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The path from the University of Kentucky to Oxford University for one Rhodes scholar went through a university program to cultivate extraordinary academic achievement that included a mentoring component. The student, however, wasn’t exactly someone who seemed destined for great success. “She was not all that good a high school student, but she did amazing work at the university and had the right faculty teaching her in her first year,” says Philipp Kraemer, chair of the Chellgren Center for Undergraduate Excellence at Kentucky, which runs the program. “She blossomed early on.”
It’s an example of how mentors can guide students in reaching their full potential.
Yet many students never get that experience. A Student Voice survey of 2,003 undergrads (sophomores, juniors and seniors) from Inside Higher Ed and College Pulse, with support from Kaplan, found that nearly half of students can’t identify a single mentor, defined as someone who was not already a friend or family member who was available to give advice on navigating college and planning for after college.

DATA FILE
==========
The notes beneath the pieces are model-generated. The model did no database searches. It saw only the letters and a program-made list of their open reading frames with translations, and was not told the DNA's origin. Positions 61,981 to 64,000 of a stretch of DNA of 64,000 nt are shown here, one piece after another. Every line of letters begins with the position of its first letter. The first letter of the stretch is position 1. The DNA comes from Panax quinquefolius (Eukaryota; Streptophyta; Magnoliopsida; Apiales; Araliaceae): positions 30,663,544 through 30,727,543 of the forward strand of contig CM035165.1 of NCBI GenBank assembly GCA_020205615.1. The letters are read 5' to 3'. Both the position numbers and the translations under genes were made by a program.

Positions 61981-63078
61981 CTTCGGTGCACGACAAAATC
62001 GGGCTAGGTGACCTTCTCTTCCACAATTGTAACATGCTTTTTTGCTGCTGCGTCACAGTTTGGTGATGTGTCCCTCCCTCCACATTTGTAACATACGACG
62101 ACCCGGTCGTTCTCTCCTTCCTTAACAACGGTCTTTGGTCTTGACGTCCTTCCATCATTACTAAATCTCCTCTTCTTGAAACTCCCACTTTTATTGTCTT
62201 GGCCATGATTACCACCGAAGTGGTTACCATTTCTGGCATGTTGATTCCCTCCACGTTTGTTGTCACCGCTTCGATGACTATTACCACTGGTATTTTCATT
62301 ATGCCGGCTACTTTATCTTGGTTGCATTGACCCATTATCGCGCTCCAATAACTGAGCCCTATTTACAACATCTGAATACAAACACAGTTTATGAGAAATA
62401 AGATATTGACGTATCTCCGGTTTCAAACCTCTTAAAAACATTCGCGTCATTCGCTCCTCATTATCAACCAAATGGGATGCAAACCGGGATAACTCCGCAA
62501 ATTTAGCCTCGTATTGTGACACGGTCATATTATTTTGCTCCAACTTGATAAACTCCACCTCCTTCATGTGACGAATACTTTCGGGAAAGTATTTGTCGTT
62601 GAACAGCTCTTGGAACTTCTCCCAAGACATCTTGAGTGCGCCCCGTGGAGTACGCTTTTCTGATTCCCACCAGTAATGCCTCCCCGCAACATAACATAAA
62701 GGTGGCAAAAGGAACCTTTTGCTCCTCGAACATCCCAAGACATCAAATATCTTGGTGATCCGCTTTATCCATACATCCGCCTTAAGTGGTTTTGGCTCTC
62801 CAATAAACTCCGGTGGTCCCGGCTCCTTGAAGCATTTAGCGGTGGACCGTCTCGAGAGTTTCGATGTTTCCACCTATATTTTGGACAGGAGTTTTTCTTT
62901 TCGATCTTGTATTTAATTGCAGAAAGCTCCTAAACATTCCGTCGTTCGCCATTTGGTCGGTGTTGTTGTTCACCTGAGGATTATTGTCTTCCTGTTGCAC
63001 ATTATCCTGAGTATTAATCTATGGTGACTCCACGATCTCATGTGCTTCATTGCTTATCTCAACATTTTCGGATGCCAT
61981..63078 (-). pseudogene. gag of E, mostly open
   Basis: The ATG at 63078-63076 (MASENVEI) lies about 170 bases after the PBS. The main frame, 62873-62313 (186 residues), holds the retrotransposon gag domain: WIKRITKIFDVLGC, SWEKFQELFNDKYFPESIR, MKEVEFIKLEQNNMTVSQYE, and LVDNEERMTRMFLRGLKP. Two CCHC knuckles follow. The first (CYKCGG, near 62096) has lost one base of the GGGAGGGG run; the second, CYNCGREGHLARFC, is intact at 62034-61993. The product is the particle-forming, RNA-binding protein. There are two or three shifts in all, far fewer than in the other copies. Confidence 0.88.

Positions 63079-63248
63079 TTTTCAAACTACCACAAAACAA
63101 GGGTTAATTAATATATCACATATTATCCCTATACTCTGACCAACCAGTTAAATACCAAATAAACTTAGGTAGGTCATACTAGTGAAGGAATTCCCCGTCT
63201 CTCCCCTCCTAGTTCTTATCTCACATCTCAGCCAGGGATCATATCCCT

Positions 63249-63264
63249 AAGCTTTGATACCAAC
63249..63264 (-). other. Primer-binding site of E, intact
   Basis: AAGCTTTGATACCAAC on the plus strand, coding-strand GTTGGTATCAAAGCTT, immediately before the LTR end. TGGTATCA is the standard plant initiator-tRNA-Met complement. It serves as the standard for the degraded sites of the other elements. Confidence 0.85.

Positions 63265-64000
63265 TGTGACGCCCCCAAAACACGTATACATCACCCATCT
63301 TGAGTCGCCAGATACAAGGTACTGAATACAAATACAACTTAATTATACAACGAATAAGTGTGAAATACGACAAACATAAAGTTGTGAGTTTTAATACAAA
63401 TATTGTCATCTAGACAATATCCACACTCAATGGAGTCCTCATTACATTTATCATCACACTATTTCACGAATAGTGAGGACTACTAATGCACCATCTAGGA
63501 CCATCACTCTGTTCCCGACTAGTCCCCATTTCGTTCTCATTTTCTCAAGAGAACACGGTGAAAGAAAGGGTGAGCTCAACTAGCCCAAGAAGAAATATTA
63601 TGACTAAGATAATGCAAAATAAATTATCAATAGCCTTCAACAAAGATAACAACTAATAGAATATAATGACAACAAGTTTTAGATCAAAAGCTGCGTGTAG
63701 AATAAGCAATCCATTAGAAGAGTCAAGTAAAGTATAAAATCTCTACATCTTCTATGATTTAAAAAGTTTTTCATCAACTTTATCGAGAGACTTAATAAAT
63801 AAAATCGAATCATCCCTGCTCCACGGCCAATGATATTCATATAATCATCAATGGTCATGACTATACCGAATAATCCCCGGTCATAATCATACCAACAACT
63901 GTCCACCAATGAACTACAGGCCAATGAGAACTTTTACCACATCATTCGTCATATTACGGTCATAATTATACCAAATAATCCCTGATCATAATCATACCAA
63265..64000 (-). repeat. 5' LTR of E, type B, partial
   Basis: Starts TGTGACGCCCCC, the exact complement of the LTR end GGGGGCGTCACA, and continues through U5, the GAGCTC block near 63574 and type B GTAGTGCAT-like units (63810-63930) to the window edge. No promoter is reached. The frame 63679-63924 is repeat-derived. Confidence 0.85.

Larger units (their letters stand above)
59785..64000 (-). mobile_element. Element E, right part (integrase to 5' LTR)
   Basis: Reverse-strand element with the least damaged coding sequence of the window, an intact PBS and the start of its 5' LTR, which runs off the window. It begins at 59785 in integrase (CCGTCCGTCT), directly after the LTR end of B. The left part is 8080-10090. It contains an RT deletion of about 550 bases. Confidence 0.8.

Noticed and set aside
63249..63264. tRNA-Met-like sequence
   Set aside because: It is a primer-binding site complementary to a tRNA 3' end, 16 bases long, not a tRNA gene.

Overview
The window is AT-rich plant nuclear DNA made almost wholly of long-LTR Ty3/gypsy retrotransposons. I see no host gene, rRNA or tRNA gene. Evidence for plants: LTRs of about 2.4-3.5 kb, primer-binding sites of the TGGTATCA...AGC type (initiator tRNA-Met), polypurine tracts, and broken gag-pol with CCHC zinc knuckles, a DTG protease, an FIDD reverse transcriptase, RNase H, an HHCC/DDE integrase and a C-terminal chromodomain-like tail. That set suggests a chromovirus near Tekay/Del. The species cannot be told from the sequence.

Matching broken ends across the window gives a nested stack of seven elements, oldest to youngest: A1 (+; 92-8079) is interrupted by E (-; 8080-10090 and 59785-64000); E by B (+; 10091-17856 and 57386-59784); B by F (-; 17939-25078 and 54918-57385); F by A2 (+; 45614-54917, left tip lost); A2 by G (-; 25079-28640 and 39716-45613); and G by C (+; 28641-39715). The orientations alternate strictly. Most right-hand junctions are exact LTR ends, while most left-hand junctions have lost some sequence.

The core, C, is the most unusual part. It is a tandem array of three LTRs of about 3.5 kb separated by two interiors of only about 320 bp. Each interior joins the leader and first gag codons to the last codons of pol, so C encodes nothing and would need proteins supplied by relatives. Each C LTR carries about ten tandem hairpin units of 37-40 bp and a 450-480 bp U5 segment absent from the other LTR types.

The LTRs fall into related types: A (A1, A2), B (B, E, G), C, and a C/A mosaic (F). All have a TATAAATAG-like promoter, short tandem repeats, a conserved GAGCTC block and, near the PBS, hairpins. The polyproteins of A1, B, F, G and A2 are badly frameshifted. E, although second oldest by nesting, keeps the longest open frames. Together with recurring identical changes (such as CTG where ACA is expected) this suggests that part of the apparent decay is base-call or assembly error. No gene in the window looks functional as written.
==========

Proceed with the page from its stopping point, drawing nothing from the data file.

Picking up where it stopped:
Fifty-five percent of students, who represent 105 institutions and responded to the survey in September, cite not knowing how to find a mentor as a barrier (with 53 percent identifying it as the main single reason). Other common reasons include not knowing what to ask a mentor and not knowing what mentors do.
The survey showed a relationship between having a mentor and feeling ready for the world after college. Nearly three-quarters of those who felt extremely prepared to enter the workforce or go on to their next educational pursuit have had a mentor, compared to about one-quarter of students feeling extremely unprepared. About two-thirds of those who were extremely certain about what they’d like to do after college had a mentor, while only 38 percent of those who were extremely uncertain about their next steps did.